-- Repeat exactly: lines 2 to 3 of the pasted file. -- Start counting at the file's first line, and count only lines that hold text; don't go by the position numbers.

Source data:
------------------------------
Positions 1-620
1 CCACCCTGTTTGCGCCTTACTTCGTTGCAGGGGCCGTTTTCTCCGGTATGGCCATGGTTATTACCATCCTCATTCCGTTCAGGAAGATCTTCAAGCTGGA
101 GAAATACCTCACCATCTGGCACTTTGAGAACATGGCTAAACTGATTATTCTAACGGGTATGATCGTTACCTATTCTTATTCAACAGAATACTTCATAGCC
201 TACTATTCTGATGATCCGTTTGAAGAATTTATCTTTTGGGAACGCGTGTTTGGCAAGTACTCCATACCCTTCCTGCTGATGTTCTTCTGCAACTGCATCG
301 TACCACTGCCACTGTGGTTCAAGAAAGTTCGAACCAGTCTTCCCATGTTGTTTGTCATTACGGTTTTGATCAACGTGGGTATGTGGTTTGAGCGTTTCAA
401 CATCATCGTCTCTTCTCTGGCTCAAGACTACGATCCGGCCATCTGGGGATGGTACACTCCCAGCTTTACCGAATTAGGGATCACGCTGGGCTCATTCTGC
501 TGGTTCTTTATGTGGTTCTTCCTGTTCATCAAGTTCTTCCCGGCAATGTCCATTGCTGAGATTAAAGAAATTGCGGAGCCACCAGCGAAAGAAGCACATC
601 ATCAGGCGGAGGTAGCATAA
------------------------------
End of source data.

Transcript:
1 CCACCCTGTTTGCGCCTTACTTCGTTGCAGGGGCCGTTTTCTCCGGTATGGCCATGGTTATTACCATCCTCATTCCGTTCAGGAAGATCTTCAAGCTGGA
101 GAAATACCTCACCATCTGGCACTTTGAGAACATGGCTAAACTGATTATTCTAACGGGTATGATCGTTACCTATTCTTATTCAACAGAATACTTCATAGCC